• Dimensionality reduction (manifold learning) algorithms are now available. In particular: Locally Linear Embedding (LLE), Hessian Locally Linear Embedding (HLLE), Local Tangent Space Alignment (LTSA), Kernel PCA (kPCA), Multidimensional Scaling (MDS, with possible landmark approximation), Isomap (using Fibonacci Heap Dijkstra for shortest paths), Laplacian Eigenmaps (GSoC project of Sergey Lisitsyn)
  • Various new kernels: TStudentKernel, CircularKernel, WaveKernel, SplineKernel, LogKernel, RationalQuadraticKernel, WaveletKernel, BesselKernel, PowerKernel, ExponentialKernel, CauchyKernel, ANOVAKernel, MultiquadricKernel, SphericalKernel, DistantSegmentsKernel (thanks GSoC students for the contributions!)
  • Streaming / Online Feature Framework for SimpleFeatures, SparseFeatures, StringFeatures (GSoC project of Shashwat Lal Das)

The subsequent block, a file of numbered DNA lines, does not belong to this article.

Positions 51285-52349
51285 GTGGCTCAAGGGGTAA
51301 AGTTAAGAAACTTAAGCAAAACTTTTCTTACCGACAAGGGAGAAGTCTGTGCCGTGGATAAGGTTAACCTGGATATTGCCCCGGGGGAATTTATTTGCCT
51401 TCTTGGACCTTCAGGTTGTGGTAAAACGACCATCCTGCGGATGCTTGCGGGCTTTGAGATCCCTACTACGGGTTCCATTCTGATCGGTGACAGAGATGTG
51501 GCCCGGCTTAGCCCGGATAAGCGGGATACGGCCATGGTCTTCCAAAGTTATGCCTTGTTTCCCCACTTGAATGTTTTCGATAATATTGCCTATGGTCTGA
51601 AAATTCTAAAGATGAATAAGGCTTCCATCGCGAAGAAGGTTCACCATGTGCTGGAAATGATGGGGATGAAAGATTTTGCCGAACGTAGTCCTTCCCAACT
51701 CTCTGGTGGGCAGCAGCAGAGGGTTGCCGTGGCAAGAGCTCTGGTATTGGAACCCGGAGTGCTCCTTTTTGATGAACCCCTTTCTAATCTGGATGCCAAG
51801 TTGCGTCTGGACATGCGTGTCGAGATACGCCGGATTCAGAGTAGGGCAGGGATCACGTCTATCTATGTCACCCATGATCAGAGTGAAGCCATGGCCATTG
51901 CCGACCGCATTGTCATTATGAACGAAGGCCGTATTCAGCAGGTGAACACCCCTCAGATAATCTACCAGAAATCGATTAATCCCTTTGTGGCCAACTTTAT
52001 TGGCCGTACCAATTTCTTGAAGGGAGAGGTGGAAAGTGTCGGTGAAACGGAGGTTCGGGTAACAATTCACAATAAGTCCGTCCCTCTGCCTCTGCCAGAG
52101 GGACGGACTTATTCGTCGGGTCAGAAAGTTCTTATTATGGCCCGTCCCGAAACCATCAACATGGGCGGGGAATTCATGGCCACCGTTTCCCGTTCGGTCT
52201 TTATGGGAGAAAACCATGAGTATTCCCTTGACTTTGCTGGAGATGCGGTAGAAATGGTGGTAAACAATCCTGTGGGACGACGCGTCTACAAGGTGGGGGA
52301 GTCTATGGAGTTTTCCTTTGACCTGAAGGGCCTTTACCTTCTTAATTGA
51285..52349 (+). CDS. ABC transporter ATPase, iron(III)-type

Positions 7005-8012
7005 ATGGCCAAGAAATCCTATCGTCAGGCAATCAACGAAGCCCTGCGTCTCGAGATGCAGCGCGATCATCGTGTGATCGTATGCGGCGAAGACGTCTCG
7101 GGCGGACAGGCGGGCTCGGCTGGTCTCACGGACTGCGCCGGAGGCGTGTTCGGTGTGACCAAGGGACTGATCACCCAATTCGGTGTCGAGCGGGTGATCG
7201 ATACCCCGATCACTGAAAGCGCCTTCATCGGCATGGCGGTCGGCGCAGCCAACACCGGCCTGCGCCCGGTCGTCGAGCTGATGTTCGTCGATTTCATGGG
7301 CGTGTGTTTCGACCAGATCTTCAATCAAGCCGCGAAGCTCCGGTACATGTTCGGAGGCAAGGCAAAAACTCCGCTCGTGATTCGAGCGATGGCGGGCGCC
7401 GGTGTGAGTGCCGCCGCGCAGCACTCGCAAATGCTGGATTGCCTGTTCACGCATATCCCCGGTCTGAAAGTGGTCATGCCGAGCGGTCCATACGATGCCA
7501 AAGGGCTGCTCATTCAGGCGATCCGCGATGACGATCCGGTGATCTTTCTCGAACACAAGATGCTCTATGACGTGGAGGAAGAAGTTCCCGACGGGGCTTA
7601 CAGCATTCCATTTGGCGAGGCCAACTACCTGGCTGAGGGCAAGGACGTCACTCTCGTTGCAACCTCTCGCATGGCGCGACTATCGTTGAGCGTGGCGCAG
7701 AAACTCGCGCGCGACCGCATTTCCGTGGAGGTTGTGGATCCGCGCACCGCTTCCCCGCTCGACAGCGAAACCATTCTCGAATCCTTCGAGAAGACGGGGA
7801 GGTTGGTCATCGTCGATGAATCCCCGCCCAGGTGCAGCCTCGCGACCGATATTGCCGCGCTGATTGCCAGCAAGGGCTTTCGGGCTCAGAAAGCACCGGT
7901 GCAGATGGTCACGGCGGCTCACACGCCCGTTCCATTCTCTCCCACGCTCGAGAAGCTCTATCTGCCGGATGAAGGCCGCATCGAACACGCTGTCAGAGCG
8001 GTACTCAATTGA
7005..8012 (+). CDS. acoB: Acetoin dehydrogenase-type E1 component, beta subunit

• SGD-QN, Online SGD, Online Liblinear, Online Vowpal Vabit (GSoC project of Shashwat Lal Das)
  • Model selection framework for arbitrary Machines (GSoC project of Heiko Strathmann)
  • Gaussian Mixture Models (GSoC project of Alesis Novik)
  • FibonacciHeap for efficient shortest-path problem solving (thanks to Evgeniy Andreev)
  • Efficient HashSet (thanks to Evgeniy Andreev)
  • ARPACK wrapper (dseupd) for symmetric eigenproblems (both generalized and non-generalized), some new LAPACK wrappers (Sergey Lisitsyn)
  • New Statistics module for various statistics measures (Heiko Strathmann)
  • Subset support to features (Heiko Strathmann)
  • Java externalization support (Sergey Lisitsyn)
  • Support matlab 2011a.


  • Fix build failure with ld --as-needed (thanks Matthias Klose for the patch).
  • Fix initialization error in KRR static interfaces (thanks Maxwell Collins for the patch).

Cleanup and API Changes

  • Introduce Machine, KernelMachine, LinearMachine, LinearOnlineMachine, DistanceMachine with train() and apply() functions and drop Classifier.
  • Restructure source code layout: Merge libshogunui and libshogun into src/shogun and move all interfaces into src/shogun. Split up lib into lib, io and mathematics.